17th Century Italy

Italy! Being brought up in England has lead me to be rather ignorant of other people’s cultures and lands. During the 15th and 16th century Italy was fighting in a trilogy of wars called the Italian wars, you can just the creativity leaping off the page. The second Italian war (that’s what it’s called) was from 1499-1504. These wars were mostly part of a power struggle for Italy between most of Europe; France, Spain, England, even the Ottoman Empire. The second one of which was between Louis XII of France and Ferdinand II of Aragon, Louis trying to claim Naples after the first Italian war. However, in the end Ferdinand won a victory for Spain rejoining Naples and Sicily. Spanish victories against France didn’t end there as in 1551 Henry II of France declared war against Italy wishing to recapture it Charles I of Spain. This didn’t end well for the French. Spain claimed more land as part of the peace of Cateau-Cambrésis, a treaty signed in 1559. The French also failed to change the balance of power in Italy and was once faced with in the French Wars of Religion.

But enough about war, fashion is clearly why you are all here. Now don’t run away, style of clothing of something pivotal to describing historically accurate characters. It is this point it may not be obvious this is about writing well…thus is about writing. In the 16th century clothes were usually made of wool or linen, however the rich could afford cotton and silk. At the time underwear was not invented, which does make you wonder how women coped once a month. Also women had to always wear hats, even poorest women wore linen hats called coif. However richer woman would often embroid their hats and even don peacock or ostrich feathers to them. It was also considered fashionable to be paler, to prove you didn’t work outside. Many women went to extreme to achieve this dying their skin with white lead. Fashion was very important as it was the only way to distinguish between classes, with several laws put in place of what people could wear and not wear.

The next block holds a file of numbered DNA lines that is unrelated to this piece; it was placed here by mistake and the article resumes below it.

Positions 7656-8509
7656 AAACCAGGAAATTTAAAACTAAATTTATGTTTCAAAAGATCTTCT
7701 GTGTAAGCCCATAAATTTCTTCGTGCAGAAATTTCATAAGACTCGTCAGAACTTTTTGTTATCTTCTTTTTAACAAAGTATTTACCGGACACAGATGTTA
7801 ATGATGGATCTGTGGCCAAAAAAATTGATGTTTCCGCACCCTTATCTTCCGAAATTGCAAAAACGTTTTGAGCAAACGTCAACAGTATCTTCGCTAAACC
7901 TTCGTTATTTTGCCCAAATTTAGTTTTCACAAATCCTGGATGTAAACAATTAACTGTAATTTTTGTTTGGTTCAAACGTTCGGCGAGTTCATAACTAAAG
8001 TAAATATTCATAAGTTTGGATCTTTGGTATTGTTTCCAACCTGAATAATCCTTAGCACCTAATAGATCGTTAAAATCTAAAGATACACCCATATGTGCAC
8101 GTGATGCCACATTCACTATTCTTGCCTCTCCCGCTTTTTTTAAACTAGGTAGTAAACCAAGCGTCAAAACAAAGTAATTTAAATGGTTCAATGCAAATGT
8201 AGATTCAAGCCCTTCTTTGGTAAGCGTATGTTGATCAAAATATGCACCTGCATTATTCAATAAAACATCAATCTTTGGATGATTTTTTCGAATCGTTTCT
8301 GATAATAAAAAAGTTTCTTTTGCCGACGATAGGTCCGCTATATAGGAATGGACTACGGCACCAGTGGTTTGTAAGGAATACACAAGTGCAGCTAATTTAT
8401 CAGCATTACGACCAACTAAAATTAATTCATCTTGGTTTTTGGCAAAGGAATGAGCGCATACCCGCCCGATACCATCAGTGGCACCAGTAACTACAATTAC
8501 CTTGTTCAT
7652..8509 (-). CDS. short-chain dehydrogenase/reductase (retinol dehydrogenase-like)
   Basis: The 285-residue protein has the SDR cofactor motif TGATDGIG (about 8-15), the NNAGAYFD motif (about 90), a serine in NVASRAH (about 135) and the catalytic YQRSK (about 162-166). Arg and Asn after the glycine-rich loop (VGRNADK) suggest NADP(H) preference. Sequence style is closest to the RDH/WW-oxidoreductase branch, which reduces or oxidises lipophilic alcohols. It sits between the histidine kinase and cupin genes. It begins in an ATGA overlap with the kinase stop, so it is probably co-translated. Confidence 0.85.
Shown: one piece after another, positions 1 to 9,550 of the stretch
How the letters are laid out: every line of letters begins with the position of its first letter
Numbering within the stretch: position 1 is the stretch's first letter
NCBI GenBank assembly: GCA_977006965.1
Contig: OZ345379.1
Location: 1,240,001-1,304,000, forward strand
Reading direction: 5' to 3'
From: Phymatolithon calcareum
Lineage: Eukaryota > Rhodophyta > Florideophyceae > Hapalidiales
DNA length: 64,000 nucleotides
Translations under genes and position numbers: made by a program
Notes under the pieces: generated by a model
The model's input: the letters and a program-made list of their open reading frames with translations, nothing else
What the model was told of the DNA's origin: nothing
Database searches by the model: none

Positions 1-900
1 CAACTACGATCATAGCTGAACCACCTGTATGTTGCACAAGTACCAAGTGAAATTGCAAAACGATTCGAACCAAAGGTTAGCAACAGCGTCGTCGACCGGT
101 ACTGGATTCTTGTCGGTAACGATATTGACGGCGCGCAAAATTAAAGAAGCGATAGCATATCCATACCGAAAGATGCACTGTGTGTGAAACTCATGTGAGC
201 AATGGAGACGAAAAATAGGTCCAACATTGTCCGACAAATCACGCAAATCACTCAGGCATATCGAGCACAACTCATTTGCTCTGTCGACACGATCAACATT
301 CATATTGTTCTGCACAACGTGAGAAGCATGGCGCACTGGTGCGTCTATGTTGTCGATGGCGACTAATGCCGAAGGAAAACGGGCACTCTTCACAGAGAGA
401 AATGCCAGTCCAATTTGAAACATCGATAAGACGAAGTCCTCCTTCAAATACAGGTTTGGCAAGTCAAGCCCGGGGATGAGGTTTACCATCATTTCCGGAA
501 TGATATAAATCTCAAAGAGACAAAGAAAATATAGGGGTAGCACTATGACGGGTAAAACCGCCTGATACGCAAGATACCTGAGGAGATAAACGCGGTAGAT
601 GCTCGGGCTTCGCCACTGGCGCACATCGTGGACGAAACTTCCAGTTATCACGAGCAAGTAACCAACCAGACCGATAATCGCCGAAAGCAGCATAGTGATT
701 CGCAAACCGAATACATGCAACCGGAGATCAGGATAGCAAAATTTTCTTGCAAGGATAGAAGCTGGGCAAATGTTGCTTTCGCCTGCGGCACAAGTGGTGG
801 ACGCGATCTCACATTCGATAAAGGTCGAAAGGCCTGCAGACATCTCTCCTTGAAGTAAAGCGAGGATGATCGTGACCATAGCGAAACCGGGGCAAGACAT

Another barely talked about part of history are women, partly because they couldn’t have as prominent roles as men. However, they had surprisingly more rights than expected for the 16th century. In the 16th century women were not allowed in the professions such as doctors or lawyers, however women were allowed to join some of the guilds. There were also many varieties of jobs women could take on. Women could be tailors, dyers, shoemakers, brewers, bakers and even midwives. A 16th century housewife was also supposed to have some knowledge of medicine and be able to treat her family’s illnesses. In a big house a house wife had to organize and supervise the servants. Also if her husband was away the woman usually ran the estate. In the 16th century girls did not go to school. But then again, most children in Tudor England did not go to school. However, girls from well off families were usually educated at home and were taught reading, writing, arithmetic and skills like sewing by their mothers. However, towards the end of the 16th century girls spent less time on academic subjects and more time on skills like music and embroidery.

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